In many ways, Revenant Kingdom follows in the tradition of the Ni No Kuni series, once again putting a young boy at the heart of an epic story across a gorgeous cel-shaded land. In other ways, however, Ni No Kuni 2 sets its own course, with completely overhauled combat and a new focus on kingdom building. It’s a meaty, fun adventure that feels much snappier to play than its predecessor, but falls short in a few key areas.
Revenant Kingdom is set long after the events of Ni No Kuni: Wrath of the White Witch, and is centred around Evan Pettiwhisker Tildrum, the heir to the throne of the fabled city of Ding Dong Dell. Evan is part human, part cat – or Grimalkin – and is part of a ruling dynasty that presumably stretches back to King Tom Tildrum, who we met in the PS3 game.
On the day of his coronation, however, Evan is deposed in a coup and must flee. In exile, he decides to create his own kingdom and to unite all the nations of the world. It’s a grand ambition, and reflective of developer Level-5’s broader storytelling focus this time around. Wrath of the White Witch was much more personal – its hero Oliver loses his mother in the opening moments of the game, and is transported to a strange fantasy land where he hopes he may be able to save her. Much of the early going sees Ollie attempting to help other people in pain, and in doing so, dealing with his own loss.
Evan also loses people important to him – his father, the king, and Aranella, his mother figure, but these largely serve to set the wheels in motion. Revenant Kingdom is not the story of Evan’s grief and fear about the future, it is about making the world a better place; about compassion, healing societal divides and being hopeful for the future.
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These themes fit the gameplay very well, and ultimately make for a memorable journey, but they don’t do a great deal for developing Evan and his friends. Despite his age and character-defining innocence, Oliver’s story was more immediately relatable: you felt the shock of his mother’s death and it gave an emotional anchor point from which to engage with the adventure.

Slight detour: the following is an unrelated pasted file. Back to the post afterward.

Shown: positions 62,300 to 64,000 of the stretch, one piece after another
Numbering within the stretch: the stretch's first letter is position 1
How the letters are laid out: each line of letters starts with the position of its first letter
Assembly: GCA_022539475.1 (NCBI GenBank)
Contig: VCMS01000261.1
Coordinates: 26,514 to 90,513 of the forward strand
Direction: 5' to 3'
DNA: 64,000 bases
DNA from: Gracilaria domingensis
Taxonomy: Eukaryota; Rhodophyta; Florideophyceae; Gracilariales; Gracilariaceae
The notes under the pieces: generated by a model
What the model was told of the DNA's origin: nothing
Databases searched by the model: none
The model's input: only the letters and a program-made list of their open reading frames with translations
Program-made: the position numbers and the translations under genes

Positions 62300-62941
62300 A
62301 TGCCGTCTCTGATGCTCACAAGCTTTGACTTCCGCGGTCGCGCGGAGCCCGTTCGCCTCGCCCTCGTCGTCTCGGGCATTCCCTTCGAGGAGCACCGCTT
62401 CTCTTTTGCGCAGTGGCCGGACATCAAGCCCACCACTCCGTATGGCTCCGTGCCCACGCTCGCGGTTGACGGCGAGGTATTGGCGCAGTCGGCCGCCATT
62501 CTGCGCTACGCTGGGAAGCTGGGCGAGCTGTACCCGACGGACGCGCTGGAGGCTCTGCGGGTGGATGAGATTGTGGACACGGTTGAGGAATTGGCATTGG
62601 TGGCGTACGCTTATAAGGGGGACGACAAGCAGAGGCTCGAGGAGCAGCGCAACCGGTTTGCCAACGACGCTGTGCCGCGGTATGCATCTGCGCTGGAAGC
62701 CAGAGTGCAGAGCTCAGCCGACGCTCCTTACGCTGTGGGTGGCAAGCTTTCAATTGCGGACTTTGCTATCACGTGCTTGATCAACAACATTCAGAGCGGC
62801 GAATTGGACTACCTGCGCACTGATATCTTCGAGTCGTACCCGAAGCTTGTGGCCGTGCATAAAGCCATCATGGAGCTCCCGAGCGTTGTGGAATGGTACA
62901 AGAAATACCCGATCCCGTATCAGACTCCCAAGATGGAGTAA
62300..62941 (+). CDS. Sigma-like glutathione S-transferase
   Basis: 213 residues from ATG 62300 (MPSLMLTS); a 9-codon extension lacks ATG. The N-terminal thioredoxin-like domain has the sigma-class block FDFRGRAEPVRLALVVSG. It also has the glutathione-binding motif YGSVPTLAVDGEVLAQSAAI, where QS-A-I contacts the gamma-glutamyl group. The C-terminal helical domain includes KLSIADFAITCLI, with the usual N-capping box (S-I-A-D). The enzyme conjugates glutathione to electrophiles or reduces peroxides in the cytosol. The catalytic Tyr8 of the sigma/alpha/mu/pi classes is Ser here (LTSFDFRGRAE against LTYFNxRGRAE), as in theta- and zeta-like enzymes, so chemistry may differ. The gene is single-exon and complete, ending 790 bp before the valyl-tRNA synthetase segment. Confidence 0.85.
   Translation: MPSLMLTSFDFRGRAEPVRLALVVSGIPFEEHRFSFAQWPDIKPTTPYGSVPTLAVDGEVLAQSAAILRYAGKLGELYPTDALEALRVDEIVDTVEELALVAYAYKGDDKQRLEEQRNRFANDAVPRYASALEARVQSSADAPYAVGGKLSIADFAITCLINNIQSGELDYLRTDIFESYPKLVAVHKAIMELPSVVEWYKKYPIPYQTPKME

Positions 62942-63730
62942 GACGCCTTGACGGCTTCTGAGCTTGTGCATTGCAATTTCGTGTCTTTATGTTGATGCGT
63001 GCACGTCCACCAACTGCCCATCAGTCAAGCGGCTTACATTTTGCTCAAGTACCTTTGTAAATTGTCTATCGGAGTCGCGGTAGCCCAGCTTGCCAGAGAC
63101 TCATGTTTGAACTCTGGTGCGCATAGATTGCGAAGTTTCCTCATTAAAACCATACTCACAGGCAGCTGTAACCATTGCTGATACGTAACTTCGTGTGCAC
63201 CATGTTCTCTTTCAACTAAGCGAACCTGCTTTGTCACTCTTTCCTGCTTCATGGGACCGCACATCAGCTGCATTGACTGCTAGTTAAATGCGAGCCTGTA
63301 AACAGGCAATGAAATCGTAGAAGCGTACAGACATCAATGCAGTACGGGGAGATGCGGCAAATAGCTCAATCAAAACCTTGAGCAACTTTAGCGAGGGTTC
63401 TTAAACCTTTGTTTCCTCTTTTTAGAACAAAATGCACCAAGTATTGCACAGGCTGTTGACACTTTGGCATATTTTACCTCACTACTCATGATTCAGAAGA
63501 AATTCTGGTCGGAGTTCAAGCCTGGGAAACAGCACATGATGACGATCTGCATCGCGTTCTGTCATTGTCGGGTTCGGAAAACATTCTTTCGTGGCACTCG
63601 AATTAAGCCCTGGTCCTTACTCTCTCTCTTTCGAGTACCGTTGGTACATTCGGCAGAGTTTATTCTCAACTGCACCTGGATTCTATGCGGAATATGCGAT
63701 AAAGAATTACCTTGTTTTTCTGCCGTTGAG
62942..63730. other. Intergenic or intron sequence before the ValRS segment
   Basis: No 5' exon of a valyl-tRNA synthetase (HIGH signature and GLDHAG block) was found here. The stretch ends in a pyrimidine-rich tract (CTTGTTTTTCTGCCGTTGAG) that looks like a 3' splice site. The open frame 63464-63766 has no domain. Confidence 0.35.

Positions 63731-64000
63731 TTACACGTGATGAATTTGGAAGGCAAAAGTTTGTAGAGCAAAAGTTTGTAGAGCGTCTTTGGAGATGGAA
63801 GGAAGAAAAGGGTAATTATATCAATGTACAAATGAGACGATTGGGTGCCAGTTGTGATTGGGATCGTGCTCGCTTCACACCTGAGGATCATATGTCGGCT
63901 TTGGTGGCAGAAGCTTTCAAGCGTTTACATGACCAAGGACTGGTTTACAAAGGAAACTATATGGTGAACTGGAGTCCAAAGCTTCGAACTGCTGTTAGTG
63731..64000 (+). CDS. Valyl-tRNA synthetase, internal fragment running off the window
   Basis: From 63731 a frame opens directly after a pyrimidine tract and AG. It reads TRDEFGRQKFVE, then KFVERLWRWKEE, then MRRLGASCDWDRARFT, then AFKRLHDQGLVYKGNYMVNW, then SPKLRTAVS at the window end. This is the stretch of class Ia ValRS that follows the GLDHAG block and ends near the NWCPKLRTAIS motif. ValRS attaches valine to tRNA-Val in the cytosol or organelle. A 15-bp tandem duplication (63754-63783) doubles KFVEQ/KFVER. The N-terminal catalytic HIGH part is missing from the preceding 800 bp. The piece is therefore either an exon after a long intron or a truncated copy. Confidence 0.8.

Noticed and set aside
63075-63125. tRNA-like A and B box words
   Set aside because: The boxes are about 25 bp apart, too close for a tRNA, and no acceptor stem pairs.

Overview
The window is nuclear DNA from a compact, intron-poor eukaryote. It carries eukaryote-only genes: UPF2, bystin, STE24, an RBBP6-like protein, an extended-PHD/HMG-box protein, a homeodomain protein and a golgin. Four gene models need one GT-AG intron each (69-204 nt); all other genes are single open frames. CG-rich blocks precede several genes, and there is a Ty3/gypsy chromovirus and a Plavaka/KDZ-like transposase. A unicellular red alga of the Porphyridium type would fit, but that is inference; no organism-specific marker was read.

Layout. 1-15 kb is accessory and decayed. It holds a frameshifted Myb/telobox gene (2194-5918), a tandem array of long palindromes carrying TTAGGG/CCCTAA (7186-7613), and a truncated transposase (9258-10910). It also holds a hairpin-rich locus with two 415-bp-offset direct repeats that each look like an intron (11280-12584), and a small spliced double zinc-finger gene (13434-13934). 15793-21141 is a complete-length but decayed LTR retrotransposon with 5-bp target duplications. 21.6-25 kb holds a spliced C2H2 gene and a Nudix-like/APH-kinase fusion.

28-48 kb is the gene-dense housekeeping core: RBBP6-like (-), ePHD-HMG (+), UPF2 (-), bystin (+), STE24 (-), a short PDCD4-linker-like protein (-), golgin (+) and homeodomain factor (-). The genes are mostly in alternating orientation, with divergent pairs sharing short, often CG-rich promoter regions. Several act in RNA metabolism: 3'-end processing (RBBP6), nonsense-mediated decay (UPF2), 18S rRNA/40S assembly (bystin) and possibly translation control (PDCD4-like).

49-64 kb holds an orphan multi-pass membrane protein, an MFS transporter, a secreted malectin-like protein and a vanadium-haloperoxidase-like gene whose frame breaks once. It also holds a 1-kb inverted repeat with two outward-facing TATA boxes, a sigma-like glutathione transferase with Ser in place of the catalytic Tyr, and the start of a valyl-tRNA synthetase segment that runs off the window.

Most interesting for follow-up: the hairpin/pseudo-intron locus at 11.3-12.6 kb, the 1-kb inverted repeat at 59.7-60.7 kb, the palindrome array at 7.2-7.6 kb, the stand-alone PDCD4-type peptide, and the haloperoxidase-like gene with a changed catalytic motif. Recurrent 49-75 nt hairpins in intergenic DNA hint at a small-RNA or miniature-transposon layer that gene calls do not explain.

Revenant Kingdom lacks this. A deposed boy king on a wildly optimistic and seemingly naïve quest to create a kingdom where everyone “can live happily ever after”? It just doesn’t resonate in the same way, and there isn’t much more to Evan than that for the bulk of the game. His companions are also little more than sketches – they possess an identifiable trait or two, but ultimately don’t contribute much.
Roland, for instance, is a president in our world, but is magically transported to Evan’s – becoming inexplicably much younger in the process. His experience running a country and dealing with the affairs of state make him an ideal advisor for young Evan, but Level-5 just doesn’t capitalise on him as a character for the majority of the game. There are so many aspects of Roland that could have been explored throughout that aren’t, and the game’s weak characterisation also often dovetails with clumsy storytelling. At one point midway through Revenant Kingdom, for instance, Roland is given a chance to take centre stage, but the implementation of the short story arc is limp and lacking nuance.